I think Ryan Reynolds gives a pretty good and intense performance as George Lutz, a lot less melodramatic than James Brolin in the original. I also enjoyed the change of the Jodie ghost to a Lutz kid instead of an evil pig, even though Jodie didn’t exist in real life. The only change I would have made would have been the red room, but they included the entire backstory of Ketcham so I guess that is the equivalent. And the babysitter scene this time around is a lot spookier than before. Just watching a ghost stick her finger into her bullet wound is sick. I’ll keep defending this movie and still see it as the best in the franchise. Admittedly, that’s a low bar, but give this one another shot.

The Lords of Salem (2012)

Oh look, it’s Rob Zombie again. Look, you guys are just going to have to forgive me, because I’m a Rob Zombie apologist. Even when his films are bad (except El Superbeasto), I find things I like in them. I’d even go as far as to argue that The Lords of Salem is one of his best movies, if you can get past the relatively nonsensical story. Zombie took a lot of chances with this one, departing from his usual redneck gorefests to deliver something of an homage to classic witchcraft movies and I think it works.

First of all, there’s a lot of great imagery in this, as Zombie seemed to have a lot of fun planning out his shots. It seems visually inspired by movies like Suspiria and Inferno and the gainax ending definitely feels like similar Italian horror films. I mean, the endings of The Beyond and City of the Living Dead don’t make a lot of sense either, and they’re still beloved. The Lords of Salem is a solid movie that probably would be better received with another pass at the script and if Rob Zombie directed under a pseudonym, in my opinion.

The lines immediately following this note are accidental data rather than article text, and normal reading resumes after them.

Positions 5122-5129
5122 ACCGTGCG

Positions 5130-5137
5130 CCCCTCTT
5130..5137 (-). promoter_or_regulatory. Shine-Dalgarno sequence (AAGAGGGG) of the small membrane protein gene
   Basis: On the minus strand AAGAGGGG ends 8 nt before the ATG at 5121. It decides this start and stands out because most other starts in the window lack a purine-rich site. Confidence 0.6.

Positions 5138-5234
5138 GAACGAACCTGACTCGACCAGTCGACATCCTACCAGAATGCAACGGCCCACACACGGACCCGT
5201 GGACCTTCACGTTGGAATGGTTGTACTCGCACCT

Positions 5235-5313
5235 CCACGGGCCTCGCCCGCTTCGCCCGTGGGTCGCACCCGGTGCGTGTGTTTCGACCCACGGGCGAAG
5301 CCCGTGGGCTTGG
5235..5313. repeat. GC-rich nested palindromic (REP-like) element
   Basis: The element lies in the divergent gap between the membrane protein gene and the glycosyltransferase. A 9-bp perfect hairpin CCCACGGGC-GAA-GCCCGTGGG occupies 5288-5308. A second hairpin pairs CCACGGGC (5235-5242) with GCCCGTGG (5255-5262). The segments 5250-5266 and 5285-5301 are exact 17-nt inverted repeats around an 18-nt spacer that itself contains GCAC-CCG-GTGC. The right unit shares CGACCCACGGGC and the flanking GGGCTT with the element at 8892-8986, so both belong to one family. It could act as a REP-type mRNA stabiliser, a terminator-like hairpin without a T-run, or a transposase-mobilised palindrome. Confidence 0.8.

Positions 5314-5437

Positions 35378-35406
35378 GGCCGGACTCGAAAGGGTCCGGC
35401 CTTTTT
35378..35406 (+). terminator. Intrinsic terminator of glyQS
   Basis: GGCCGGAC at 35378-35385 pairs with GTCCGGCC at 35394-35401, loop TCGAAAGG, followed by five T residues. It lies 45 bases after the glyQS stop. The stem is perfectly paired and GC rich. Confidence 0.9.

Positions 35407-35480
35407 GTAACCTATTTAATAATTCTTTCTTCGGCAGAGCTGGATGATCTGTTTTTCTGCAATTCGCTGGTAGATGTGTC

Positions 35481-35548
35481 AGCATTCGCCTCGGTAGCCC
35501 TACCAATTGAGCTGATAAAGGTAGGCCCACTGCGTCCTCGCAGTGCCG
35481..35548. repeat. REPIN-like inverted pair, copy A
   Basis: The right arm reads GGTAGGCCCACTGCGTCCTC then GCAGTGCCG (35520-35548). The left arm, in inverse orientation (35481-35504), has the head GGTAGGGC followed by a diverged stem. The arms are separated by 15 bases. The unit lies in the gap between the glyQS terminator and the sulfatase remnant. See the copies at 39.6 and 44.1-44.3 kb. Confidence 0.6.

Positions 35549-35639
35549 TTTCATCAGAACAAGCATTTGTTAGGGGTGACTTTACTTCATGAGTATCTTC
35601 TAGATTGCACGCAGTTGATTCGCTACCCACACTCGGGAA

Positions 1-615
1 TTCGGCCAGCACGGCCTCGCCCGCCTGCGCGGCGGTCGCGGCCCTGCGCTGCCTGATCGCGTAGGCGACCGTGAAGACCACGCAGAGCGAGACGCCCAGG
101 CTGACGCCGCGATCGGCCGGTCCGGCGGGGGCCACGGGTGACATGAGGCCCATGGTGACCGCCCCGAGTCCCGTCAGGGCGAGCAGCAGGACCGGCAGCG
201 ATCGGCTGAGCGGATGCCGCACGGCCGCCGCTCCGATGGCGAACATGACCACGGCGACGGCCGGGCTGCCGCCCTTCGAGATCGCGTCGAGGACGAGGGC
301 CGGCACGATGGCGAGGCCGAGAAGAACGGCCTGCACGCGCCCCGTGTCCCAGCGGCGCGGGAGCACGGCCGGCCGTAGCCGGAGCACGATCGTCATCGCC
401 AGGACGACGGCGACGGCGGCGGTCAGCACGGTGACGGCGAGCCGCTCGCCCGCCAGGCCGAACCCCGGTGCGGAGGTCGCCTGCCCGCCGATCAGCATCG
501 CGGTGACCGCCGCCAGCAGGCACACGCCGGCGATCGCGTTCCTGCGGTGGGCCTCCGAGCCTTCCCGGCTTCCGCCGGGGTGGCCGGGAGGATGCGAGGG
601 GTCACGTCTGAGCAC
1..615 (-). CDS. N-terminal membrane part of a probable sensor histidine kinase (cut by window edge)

Urban Legend (1998)

There were a lot of films that came out in the wake of Scream and a lot of them were pretty bad. I Know What You Did Last Summer, Valentine and Teaching Mrs. Tingle are some of the worse ones, but Urban Legend is not one of them. I love how the film plays with urban legends by having a killer who uses them exclusively to kill people. It’s a unique take on the slasher formula and I think this would have fit in great during the slasher heyday.

The movie also has a pretty good cast, especially when you consider how big some of them went on to be. Jared Leto was early in his career with this one, and Michael Rosenbaum was a couple of years away from joining Smallville. Plus Robert Englund and Brad Dourif have bit parts and Danielle Harris shows up as a goth girl and gets one of the creepiest scenes in the movie (“Aren’t you glad you didn’t turn on the light?”). The less said about the sequels, however, the better.

P2 (2007)

I knew absolutely nothing about P2 when I rented it and ended up loving it. Later on, I checked reviews online and wondered if I saw the same film that they did. The film is a 98 minute cat-and-mouse game between a normal woman and a deranged killer as she’s trapped inside of a parking garage. Wes Bentley is the killer, absolutely hamming it up, but I enjoy it. It’s also directed by the guy who would later give us the Maniac remake, showing his potential.

The reviews claim there wasn’t suspense, but I thought it was dripping with it. I also thought the gore that did show up added to things, as it let you know the killer wasn’t playing around, increasing the danger for the lead. It’s not the best movie in the world, but it’s a solid horror B-movie that could have been a generic slasher but tried to be suspenseful instead. I guess it just worked better with me than it did everyone else.

Ending Notes:

That’s it for me. Leave some comments here, on my Twitter or my Facebook.

Closing Logo courtesy of Kyle Morton (get your own custom artwork and commissions at his Etsy account)

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See you next week!

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A Bloody Good Time, Joseph Lee